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Monday, May 22, 2017

Cremorne Point, Sydney Sketch Club

Sydney Sketch Club enjoyed catch-up in Cremorne Point where we can see Sydney Opera House, Harbour Bridge and Sydney Tower. Opposite to the three famous spots in City. A wind was becoming cold, as it was autumn. But smile, cheerful laughs and nice chats were pouring among us. Btw, members assisted the lady with difficulty in mobility who missed out a private tour ferry. One member kept an eye on the sea and the ferry returned to the wharf! We assisted the lady. Nice to see a happy ending. 

A little deed was wonderful to refresh myself. It was good to see members and to enjoy drawing together outside in busy days, because the due dates are coming, of My dog Socks and another important project. It's essential for artists to have stress busters.   
The beauty of group activities is friendship and networking. A member and I chatted over her self-publishing of art work. She planned it for quite a long time and had come to nearly making come true. It was exciting and interesting for me and other members. I heartily hope everything will go well with her. Another fun was to sketch each other. This member helped the lady. Her down jacket looked very warm, designed for a winter. A visiting British artist remembers me (*Me, too. We met three years ago in this group!). We enjoyed a chat over publication, too and exchanged information. It's lovely to see unique members and thought-provoking artists.     
Another week has started! I hope all of us will have a creative week. I want to make a good progress in the projects. I'm fully charged with energy in the sketch meet at the weekend. Let's get back to a studio.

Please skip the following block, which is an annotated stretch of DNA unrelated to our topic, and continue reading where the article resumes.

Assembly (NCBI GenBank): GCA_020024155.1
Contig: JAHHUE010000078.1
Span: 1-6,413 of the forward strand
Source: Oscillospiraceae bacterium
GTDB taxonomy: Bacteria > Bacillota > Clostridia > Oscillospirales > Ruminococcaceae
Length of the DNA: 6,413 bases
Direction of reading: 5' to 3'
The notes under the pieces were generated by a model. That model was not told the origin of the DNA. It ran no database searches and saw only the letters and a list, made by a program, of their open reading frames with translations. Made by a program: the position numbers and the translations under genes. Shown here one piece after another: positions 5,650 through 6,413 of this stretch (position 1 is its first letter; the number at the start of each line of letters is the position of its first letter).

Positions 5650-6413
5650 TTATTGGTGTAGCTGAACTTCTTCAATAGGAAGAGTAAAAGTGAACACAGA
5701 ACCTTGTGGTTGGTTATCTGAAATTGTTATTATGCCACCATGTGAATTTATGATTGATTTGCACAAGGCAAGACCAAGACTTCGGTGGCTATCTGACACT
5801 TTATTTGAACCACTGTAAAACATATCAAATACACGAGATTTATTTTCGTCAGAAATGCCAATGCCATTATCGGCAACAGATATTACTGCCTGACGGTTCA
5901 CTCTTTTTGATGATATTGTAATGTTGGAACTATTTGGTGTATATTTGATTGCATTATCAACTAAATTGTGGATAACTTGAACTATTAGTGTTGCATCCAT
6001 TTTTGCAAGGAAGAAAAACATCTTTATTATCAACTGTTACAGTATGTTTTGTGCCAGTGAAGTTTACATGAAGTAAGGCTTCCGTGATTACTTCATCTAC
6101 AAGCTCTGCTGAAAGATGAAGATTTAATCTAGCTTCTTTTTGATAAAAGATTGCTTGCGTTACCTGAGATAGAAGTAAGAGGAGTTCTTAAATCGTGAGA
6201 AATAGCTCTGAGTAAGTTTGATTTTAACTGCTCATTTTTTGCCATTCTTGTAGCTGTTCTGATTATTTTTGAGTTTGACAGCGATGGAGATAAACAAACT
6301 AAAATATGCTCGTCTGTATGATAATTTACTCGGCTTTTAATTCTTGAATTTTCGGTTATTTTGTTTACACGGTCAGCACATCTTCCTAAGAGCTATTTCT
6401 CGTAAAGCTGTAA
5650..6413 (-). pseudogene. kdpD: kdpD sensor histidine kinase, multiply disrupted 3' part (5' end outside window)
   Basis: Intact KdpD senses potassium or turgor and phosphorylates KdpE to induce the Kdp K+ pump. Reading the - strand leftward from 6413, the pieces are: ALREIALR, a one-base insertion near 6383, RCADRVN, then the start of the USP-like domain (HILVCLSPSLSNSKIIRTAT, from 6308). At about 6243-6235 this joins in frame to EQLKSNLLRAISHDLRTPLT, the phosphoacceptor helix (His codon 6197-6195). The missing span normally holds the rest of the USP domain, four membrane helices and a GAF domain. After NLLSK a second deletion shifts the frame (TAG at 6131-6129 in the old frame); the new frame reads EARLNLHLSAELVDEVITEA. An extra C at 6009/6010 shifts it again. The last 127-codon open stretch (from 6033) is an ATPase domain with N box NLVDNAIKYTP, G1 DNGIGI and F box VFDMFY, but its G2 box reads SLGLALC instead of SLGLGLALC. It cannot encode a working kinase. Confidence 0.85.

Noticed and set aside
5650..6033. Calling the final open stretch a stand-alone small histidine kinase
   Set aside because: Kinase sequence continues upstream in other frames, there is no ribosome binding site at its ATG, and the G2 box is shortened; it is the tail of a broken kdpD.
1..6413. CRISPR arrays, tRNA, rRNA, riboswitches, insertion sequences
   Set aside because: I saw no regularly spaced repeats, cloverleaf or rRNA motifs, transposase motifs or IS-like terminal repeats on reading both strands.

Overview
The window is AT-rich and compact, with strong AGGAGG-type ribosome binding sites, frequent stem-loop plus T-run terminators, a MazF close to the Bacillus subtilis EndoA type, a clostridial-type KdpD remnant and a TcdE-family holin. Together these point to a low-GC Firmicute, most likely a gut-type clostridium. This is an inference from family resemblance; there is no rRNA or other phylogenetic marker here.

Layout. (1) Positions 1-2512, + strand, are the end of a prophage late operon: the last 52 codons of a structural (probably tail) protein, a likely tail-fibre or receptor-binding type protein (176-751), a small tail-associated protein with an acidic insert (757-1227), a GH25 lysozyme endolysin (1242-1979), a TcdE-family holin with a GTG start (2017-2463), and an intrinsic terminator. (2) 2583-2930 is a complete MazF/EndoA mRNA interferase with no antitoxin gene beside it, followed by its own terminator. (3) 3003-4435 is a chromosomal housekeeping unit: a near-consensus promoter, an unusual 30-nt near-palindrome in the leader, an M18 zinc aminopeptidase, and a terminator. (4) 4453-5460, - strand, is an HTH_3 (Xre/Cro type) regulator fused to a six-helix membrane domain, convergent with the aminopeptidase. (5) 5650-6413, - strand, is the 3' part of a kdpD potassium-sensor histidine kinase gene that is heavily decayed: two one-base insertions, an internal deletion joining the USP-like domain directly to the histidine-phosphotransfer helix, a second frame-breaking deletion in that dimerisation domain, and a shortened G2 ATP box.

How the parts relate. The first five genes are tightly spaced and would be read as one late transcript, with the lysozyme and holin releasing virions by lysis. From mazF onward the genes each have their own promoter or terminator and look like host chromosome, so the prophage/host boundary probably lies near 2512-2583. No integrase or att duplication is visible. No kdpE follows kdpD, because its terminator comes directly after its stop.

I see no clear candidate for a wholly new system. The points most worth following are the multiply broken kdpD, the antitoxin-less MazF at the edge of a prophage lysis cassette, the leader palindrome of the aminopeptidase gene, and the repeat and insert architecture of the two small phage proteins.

Friends, Happy Painting! 


Monday, May 15, 2017

Medical Doctors vs Sailing

Friends, how do you use a medicare service? In a constructive and useful way, a medicare system needs to be used and doctors should serve patients, whilst a patient and doctors are working in a team. In my view, treatment is like sailing a ship across a sea. I'm the captain. Doctors and other medical specialists are my crews. I make the final decision. My body is a ship. All of crews should respect my ship and treat it with dignity and care. If not, I, the captain will change a crew. "Maximise my healthy life," -- is my goal in a medical treatment. My medicare service use is strategic in a group work. 
    "An apple a day keeps the doctor away. BUT if the doctor is cute forget the fruit." ʚ(ˆ◡ˆ)ɞ (source unknown)
However, I, this captain does not have enough medical knowledge. Although I know/feel about my body or a ship more than doctors, the captain needs the assistance of crew/doctors to recover or keeps health. I have a map and a goal, but I do not know how to use a compass and draw a line or how to find routes.  Each crew/specialist has different ability and skills. My crews work together to make my ship sailing safely and smoothly in order to get to the goal. We sometimes experience a storm and difficulty. We work together to sail across trouble waters. So, when we make a comfy journey and safe sailing, we celebrate it. I love my medicare service team and respect wonderful crews. I always appreciate the help of crews. 

In other words, a patient and a doctor are "being in a same boat," particularly, in the case of a chronic condition and a treatment that takes time. Say, two people try to sail the boat or row the boat to reach a goal in a long term. I have one paddle. My partner, a doctor has another. If we cannot work together, we will not achieve my goal, health. "What can I do for you?" when I hear that medical doctor's say, I feel very comfortable and equality between a service provider and a service user. 

So, a good trust is crucial between a service user and a doctor = a doctor and me. Ultimately, communication between a doctor and a patient is a vital key. We, patients need to become wise captains and maximise the crew's ability. I am not able to sail a ship all alone. If I row a boat on my own, I will make a vicious circle on a sea and will never move on. How to handle a group work is important for a service user.
What a joy to sail the ship safely! We're achieving lots of things and have stopped at many treasure islands. Medical specialists and I aim at my ship's safe trip in the future and that's our goal. I, the captain, always thank for my crews' hard work in words with all my heart.
The above is my way. What do you think?